Plant of the Month for March 2017 – Perennial Peanut

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Covering bare ground in the landscape is essential to preventing erosion and controlling weeds. Although we can choose to cover the ground with mulch or weed cloth or even cardboard, using a plant to cover an open area is the most attractive solution. Selecting a ground cover with lots of positive attributes is a wise decision. Perennial peanut has many desirable characteristics that make it an excellent groundcover choice for Kona gardeners.

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Covering bare ground in the landscape is essential to preventing erosion and controlling weeds. Although we can choose to cover the ground with mulch or weed cloth or even cardboard, using a plant to cover an open area is the most attractive solution. Selecting a ground cover with lots of positive attributes is a wise decision. Perennial peanut has many desirable characteristics that make it an excellent groundcover choice for Kona gardeners.

Several varieties of perennial peanut are grown here. Arachis pintoi “golden glory” is widely used as a ground cover and to prevent erosion on slopes. It is propagated vegetatively from stolons or cuttings. Arachis pintoi “amarillo” was developed in Australia for animal forage as well as for an ornamental groundcover. Amarillo seed is occasionally available here but it can also be grown from stolons or cuttings. Differences between the two cultivars are slight. The undersides of amarillo leaves are hairy unlike the smooth leaves of golden glory. Golden glory flowers grow on slightly shorter stalks than amarillo. Another species that grows here is Arachis glabrata. It is grown in Florida for animal feed and as a cover crop in orchards. The leaves of this species are somewhat longer and thinner and its flowers are a deeper yellow. This plant produces fewer flowers than the two pintoi cultivars. All of the Arachis species are native to tropical South America and are wild relatives of the cultivated edible peanut.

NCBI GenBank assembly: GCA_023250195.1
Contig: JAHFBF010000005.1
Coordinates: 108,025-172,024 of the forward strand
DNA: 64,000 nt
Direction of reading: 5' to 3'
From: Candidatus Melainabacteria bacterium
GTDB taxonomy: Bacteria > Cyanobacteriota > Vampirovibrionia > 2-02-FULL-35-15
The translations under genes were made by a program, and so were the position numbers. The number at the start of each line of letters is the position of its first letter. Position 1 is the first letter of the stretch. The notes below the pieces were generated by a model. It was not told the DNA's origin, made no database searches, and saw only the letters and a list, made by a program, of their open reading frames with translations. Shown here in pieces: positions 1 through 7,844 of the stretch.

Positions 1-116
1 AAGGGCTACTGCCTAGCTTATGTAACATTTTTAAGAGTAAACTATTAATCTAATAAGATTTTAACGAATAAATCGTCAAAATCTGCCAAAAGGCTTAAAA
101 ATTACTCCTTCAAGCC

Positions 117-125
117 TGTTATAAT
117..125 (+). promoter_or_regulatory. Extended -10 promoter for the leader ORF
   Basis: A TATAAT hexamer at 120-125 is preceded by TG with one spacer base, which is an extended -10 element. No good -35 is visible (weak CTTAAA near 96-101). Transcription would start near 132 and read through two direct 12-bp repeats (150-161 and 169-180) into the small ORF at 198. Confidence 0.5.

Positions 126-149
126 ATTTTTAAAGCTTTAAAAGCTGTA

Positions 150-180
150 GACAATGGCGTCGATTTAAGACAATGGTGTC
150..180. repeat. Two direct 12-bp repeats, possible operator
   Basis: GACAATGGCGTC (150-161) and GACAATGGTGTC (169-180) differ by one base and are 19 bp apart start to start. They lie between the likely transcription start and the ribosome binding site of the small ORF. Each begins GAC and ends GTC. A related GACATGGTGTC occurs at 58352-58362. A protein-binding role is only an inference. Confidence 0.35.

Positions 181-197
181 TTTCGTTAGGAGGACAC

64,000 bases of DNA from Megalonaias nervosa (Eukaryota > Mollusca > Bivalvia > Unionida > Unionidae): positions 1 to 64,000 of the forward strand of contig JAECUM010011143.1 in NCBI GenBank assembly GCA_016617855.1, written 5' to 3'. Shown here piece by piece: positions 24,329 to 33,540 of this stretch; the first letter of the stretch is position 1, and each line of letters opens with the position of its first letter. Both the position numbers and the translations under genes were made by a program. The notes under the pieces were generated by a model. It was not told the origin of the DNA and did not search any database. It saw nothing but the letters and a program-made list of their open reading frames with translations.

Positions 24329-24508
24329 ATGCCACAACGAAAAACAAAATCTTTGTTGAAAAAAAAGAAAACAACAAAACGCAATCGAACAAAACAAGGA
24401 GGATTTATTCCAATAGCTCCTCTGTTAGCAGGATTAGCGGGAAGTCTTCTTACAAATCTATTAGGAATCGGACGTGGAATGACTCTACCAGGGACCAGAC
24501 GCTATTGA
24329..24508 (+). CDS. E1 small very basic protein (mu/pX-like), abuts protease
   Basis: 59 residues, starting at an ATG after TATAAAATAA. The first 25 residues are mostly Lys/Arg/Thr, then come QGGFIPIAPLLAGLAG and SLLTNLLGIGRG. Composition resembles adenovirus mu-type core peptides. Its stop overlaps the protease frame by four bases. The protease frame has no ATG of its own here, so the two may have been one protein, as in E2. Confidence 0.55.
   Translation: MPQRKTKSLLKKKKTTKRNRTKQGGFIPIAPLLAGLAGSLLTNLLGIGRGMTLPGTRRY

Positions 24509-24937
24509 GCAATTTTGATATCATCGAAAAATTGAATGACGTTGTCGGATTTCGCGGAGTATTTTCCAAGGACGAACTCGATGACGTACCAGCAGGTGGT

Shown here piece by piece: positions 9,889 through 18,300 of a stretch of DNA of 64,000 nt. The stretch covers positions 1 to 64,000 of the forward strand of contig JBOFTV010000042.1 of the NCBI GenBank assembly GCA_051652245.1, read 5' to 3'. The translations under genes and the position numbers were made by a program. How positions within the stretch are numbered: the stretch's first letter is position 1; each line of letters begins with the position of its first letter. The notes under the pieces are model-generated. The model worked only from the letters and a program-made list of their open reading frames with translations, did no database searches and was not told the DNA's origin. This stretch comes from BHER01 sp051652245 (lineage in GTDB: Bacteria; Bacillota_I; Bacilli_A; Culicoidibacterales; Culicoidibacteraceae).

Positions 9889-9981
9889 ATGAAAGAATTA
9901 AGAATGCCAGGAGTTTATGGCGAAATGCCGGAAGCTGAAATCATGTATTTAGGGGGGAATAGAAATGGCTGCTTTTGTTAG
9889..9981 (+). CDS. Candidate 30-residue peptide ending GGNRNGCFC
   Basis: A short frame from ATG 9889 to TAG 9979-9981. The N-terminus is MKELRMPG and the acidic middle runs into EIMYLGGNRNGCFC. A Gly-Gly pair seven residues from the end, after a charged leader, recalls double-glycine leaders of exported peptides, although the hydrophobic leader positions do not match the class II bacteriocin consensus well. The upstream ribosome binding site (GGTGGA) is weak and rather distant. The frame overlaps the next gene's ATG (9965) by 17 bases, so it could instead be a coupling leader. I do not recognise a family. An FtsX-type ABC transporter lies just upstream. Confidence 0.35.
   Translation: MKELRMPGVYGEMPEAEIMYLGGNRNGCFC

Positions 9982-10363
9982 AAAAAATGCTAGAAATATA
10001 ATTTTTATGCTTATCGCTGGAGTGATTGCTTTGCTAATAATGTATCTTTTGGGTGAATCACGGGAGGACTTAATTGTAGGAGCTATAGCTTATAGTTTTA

Perennial peanut plants crawl along the ground but do not twine around other plants or grow up trees. They are useful as legumes that sequester atmospheric nitrogen into their roots. This nitrogen fixing quality means that they can provide nutrition for their own growth as well as for nearby plants. Another positive attribute of perennial peanut is the year round production of attractive yellow flowers. Flushes of flowers will often appear after a rainy period but too much soil moisture can cause leaves to yellow and flowers to drop.

Another positive characteristic of perennial peanut is its ability to tolerate a variety of soil types and the conditions at many elevations from sea level to 5,000 feet. The ideal environment for vigorous growth of this plant is a sunny location in soil that drains well. Though it can tolerate drought, it will sometimes drop leaves in long dry spells. It will return to full health, however, as soon as rain or adequate water is supplied.

Once established, perennial peanut needs little maintenance. Though young seedlings need regular watering to get a good start, mature plants require only occasional watering. The plants can form a thick mat of vegetation, especially when maintained less than 6 inches tall by mowing or weed whacking periodically. Pruning may also be needed occasionally to keep the plant from spreading into unwanted areas. Very few pests attack perennial peanut though young plants can be attacked by slugs and snails. Pet-safe snail bait is a safe and effective way to control of these gastropods.